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The Importance of the Medical Model: an Interview with Murphy Grant

The Importance of the Medical Model: an Interview with Murphy Grant

Murphy Grant - Henry Schein Medical

The Importance of the Medical Model: An Interview with Murphy Grant

In January 2017, the National Athletic Trainers' Association (NATA) Board of Directors restructured and expanded the NATA College/University Athletic Trainers' Committee (CUATC) into the Intercollegiate Council for Sports Medicine (ICSM). The ICSM was developed to bridge the gap between the different groups within collegiate athletics (such as between Division I schools and junior colleges) to foster more conversation from ATs with varied backgrounds.

Murphy Grant, Senior Associate Athletic Director and Athletics Health Care Administrator at Wake Forest University, is also Executive Chair of the ICSM. As an AT dedicated to student health and safety, he spoke to us about the evolution of the medical model and the landscape of different models of care.

Explain the idea and importance of medical models in athletic training at the university level.

The NATA participated in a recent episode of ESPN's Outside the Lines that discussed medical models and models of care. The term medical model describes when athletic trainers and other health care providers have supervision of a physician and that physician works through a hospital and/or student health. (As described in 2017 Journal of Athletic Training article: “In these models, athletic training services are housed outside of the athletics department and conjointly with either an academic system or student health services [medical].”)

Prior to the ESPN episode, we (the ICSM) designed and distributed a survey asking collegiate athletic trainers questions regarding the delivery of health care on their college campus. The results were eye opening: the survey revealed many athletic trainers felt pressured by coaches to play student athletes in a game or to practice while injured; there were also instances of coaches playing student-athletes after they were deemed “out” by the AT or physician.

This information made us really think about the healthcare that is being provided and what the best practices for an ideal model was, and what should it look like. So in conjunction with a group of collegiate administrators, conference administrators, athletic trainers, and physicians, we met and discussed what type of information was currently out, what research was done. As the group continued to meet we decided to move from a direction or term of “medical models” to “models of care.”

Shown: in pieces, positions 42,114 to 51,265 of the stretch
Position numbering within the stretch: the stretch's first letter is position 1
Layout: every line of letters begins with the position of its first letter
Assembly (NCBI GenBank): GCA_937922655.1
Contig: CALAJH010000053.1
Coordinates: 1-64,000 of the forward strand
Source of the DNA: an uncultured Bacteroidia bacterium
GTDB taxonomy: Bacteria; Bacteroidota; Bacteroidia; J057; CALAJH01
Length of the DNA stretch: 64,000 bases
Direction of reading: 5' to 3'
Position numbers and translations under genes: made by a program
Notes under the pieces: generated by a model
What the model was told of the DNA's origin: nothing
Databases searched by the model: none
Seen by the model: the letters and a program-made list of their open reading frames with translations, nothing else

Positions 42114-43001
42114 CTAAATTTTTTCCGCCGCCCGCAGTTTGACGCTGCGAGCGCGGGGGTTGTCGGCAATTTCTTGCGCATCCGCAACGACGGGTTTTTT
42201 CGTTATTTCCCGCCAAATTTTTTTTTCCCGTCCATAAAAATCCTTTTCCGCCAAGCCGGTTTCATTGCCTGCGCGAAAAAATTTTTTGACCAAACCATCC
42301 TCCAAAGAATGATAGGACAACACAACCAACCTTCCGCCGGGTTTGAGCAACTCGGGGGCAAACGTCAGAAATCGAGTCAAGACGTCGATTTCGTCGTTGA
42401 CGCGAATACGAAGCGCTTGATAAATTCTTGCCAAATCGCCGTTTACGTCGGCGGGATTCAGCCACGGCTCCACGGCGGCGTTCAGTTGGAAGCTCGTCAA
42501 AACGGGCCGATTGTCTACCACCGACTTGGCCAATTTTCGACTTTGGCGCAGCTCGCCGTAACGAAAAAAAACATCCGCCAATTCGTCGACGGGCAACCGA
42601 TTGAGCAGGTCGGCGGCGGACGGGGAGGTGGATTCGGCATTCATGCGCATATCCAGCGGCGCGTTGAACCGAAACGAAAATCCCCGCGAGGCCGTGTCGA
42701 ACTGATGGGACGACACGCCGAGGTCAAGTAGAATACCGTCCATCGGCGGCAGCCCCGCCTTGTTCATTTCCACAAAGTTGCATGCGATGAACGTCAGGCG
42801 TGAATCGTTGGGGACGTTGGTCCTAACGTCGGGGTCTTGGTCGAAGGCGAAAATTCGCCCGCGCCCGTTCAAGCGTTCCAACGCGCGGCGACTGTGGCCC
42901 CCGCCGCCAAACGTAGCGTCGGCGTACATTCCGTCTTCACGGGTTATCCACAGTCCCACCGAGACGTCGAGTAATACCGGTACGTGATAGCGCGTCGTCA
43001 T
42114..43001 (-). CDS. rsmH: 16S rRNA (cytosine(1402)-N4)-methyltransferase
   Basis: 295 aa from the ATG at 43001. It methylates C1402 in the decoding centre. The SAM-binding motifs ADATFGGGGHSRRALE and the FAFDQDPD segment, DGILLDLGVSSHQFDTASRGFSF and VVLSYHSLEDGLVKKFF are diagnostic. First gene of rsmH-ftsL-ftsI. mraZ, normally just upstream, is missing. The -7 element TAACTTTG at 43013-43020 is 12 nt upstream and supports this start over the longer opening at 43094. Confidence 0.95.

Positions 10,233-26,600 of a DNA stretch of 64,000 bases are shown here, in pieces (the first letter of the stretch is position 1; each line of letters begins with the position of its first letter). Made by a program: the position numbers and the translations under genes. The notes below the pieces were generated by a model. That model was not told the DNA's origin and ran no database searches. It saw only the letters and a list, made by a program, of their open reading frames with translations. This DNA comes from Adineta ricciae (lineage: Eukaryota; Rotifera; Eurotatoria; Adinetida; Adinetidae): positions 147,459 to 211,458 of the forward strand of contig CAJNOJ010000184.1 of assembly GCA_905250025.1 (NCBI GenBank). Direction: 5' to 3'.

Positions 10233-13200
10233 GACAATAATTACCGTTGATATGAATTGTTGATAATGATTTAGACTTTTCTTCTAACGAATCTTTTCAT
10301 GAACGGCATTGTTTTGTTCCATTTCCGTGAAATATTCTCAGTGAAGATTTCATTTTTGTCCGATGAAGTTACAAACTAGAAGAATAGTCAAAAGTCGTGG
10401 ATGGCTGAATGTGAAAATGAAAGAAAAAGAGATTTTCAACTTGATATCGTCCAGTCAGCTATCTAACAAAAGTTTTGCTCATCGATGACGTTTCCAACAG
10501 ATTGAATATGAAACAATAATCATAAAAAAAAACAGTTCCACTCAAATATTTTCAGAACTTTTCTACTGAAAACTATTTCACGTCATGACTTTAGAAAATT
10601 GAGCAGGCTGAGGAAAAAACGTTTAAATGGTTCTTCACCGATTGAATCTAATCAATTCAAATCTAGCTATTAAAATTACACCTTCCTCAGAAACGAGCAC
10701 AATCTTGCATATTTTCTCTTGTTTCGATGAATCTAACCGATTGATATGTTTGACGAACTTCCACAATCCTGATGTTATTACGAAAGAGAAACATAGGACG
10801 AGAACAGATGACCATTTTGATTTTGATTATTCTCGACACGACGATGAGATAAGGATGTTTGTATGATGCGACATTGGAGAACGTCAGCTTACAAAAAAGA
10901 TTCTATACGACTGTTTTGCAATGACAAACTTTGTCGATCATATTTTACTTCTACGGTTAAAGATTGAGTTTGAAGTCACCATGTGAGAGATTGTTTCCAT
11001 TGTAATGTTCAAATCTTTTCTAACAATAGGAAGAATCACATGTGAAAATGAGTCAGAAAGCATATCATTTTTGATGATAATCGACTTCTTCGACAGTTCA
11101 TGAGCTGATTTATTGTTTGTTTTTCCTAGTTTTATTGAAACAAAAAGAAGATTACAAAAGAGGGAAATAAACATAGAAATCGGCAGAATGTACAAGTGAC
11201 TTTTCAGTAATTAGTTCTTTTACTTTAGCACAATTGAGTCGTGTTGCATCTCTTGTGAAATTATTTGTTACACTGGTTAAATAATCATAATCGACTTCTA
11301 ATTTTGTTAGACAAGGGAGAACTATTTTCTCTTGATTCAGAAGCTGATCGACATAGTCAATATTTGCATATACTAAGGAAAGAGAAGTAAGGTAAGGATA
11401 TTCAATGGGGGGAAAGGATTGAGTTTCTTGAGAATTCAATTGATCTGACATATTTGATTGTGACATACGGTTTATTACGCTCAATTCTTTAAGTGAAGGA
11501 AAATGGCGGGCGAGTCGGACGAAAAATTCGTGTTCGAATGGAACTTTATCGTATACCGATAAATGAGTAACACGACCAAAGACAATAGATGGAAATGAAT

We did that because not every institution has an association with a medical school/center or even a student health center. We wanted to explain what is necessary to provide quality patient care while also maintaining medical autonomy.

At the University of Kansas, where I previously worked, the department moved into a medical model, where the athletic trainers and staff involved with strength, conditioning, and nutrition became employees of the University of Kansas Health System and no longer employees of the athletic department. That was a “medical model.”

At Wake Forest, the opportunity presented another model of care: I am a healthcare provider, but I'm also a senior-level administrator. That means in my current role I have very little patient care responsibilities, but all of the athletic trainers, strength and conditioning coaches, and nutrition and sports psychology professionals report to me as a health care provider, as opposed to the senior administrator (who doesn't have a medical background), or a compliance director (who doesn't have a medical background). So we identified the different ways to implement a model of care where the reporting lines don't lead to coaches and/or administrators who don't know medicine or the health care aspect of our role.

It seems like a more efficient model. Even though coaches and administrators also care about the health of student athletes, having a reporting structure where the athletic trainers report to a health care provider ensures student health is viewed through the same lens—and you can all be on the same page.

Absolutely. In my current role, I can have the candid and sometimes difficult conversations with the coaches regarding a student-athlete's health, safety, and ability to play, and it takes pressure off the athletic trainer and/or the strength coach.